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Steinsaltz

And if he said to him: I am selling you my property, it means that he is selling him even his houses and his Canaanite slaves.

§ The Gemara continues its examination of the concept of delineating boundaries in a wide manner, and considers the following case: If in the bill of sale the seller delineated one boundary line on one side of the field long, and the other boundary line on the opposite side of the field he delineated short, Rav said: The buyer acquires only a width of land corresponding to the short border, as it is assumed that the short boundary line delineates the actual size of the field that was sold to him, while the long boundary line was merely intended to point to the field under discussion. That is to say, the seller delineated the boundaries in a broad manner, but did not intend to include everything found within those boundaries in the sale.

Rav Kahana and Rav Asi said to Rav: But let him also acquire the triangular plot [rosh tor] bounded by the diagonal line connecting the end of the short border and the end of the long border. Rav was silent and did not respond.

And Rav concedes that where there is a boundary line defined by the fields of Reuven and Shimon on one side of the field being sold, and a boundary line defined by the fields of Levi and Yehuda on the other side, and in the bill of sale the seller describes the field being sold as bordered by the fields of Reuven and Shimon on one side but mentions only the field of Levi on the other side, since had he intended to sell only half the field he should have written for the buyer in the bill of sale that the field is bordered by the field of Reuven on the one side, which is opposite that of Levi on the other, or by the field of Shimon on the one side, which is opposite that of Yehuda on the other, but he did not write that for him, one can conclude from it that he is telling him that he is selling him not only the area between the fields of Reuven and Levi, but also the triangular plot bounded by the diagonal line connecting the end of Shimon’s field to the end of Levi’s field.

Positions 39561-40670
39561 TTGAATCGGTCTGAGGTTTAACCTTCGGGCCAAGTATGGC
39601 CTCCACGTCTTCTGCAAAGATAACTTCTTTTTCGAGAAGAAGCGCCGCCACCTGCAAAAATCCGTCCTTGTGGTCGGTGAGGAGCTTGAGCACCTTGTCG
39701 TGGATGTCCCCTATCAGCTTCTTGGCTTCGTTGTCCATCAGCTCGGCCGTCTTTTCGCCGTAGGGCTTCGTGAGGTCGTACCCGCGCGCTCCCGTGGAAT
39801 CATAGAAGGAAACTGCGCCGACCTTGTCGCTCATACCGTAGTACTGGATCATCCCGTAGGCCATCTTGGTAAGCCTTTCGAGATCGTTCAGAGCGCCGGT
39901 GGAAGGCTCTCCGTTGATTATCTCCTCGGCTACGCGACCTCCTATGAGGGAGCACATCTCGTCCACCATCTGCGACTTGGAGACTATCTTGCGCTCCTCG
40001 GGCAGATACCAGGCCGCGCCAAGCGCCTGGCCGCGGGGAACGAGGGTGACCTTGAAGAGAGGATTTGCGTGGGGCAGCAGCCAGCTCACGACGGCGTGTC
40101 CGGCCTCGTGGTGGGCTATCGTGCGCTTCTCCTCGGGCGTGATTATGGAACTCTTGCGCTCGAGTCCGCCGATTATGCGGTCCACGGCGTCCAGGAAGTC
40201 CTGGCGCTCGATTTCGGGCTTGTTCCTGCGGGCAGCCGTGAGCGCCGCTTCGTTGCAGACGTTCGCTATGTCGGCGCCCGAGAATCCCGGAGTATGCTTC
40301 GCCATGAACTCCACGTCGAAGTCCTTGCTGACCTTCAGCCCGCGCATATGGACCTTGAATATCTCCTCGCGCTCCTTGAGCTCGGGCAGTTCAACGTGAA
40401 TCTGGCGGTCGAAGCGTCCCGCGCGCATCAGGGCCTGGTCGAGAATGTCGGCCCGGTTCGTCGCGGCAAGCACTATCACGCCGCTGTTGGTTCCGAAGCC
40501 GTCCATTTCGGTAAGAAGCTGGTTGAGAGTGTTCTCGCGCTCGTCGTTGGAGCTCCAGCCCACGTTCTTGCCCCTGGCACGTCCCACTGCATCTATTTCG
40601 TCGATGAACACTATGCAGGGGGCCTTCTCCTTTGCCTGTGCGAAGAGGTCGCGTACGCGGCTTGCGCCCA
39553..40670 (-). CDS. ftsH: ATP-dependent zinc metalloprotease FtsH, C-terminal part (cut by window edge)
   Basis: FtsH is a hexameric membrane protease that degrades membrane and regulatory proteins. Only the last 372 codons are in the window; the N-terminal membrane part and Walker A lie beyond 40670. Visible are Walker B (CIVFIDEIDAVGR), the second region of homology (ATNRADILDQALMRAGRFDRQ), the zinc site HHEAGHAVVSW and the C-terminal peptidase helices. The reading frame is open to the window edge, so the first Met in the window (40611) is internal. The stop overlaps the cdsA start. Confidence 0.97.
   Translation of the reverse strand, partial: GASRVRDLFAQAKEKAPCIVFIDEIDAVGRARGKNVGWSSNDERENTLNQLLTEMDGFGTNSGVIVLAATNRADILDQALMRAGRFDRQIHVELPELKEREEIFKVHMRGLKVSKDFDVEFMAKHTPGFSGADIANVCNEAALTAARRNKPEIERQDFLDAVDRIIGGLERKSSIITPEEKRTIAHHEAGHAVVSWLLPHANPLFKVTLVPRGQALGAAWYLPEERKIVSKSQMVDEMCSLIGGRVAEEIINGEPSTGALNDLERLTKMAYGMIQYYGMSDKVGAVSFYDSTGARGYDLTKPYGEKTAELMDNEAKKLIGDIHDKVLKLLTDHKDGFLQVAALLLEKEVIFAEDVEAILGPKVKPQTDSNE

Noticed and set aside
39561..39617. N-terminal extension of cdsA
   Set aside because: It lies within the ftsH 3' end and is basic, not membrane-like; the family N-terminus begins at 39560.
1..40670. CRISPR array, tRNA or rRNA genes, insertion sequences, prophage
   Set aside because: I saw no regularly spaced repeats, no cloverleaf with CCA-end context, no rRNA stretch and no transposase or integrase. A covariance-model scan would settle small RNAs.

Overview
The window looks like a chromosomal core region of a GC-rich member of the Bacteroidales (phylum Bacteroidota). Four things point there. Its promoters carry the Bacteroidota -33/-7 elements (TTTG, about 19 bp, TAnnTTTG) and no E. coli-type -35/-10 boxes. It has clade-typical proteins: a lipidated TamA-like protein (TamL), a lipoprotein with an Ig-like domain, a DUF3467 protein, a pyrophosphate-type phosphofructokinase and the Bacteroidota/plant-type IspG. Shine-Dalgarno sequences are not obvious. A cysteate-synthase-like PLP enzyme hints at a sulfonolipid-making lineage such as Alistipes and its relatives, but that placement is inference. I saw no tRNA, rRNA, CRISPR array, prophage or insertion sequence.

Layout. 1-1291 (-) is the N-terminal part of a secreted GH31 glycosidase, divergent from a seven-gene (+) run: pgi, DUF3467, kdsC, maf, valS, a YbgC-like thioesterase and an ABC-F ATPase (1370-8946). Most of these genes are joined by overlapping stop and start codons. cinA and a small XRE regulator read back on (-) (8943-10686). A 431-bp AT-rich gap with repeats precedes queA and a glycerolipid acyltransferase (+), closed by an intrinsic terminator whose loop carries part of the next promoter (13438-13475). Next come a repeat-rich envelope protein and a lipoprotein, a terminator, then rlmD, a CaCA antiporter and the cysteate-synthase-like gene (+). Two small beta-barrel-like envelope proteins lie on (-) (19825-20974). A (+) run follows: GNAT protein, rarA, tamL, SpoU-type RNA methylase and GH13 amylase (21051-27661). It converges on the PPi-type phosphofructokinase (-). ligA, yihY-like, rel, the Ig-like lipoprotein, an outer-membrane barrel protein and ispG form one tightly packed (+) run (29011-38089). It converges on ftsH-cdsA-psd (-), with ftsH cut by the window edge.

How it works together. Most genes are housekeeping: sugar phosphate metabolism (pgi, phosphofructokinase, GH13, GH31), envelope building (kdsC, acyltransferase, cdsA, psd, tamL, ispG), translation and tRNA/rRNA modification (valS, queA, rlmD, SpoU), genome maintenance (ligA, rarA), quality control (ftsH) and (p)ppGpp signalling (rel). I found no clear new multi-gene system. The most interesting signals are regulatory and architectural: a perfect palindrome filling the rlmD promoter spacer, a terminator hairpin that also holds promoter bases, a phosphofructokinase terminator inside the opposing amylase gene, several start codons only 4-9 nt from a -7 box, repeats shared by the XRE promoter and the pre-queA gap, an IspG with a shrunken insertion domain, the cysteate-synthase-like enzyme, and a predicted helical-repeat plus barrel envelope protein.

The Gemara continues: If the field being sold is bounded by the fields of Reuven on the east and the west, and it is bounded by the fields of Shimon on the north and the south, it is not enough to designate the field for the buyer as the field between the fields of Reuven and Shimon, but it is necessary to write for him in the bill of sale that the field is bounded by the fields of Reuven on two sides, and it is bounded by the fields of Shimon on two sides. Otherwise, all that the buyer acquires is a triangular plot bounded by one of Reuven’s fields and one of Shimon’s fields, and the boundary is the diagonal line connecting the end of Reuven’s field to the end of Shimon’s field.

A dilemma was raised before the Sages: If the seller defined for the buyer only the corners of the field being sold, what is the halakha? Does this mean that he is selling him only the corners of the field or the entire field marked by those corners? A second dilemma was also raised: If he defined the boundaries of the field in a shape resembling the Greek letter gamma [gam], or the English letter L, noting the boundaries on two adjacent sides that meet at a right angle, what is the halakha? Does this mean that he is selling him the entire field, or only the triangular plot marked by those boundaries and the diagonal line running from the end of one to the end of the other?

Talmud - Bavli - The William Davidson digital edition of the Koren No=C3=A9 Talmud
with commentary by Rabbi Adin Steinsaltz Even-Israel (CC-BY-NC 4.0)
אדם סלומון
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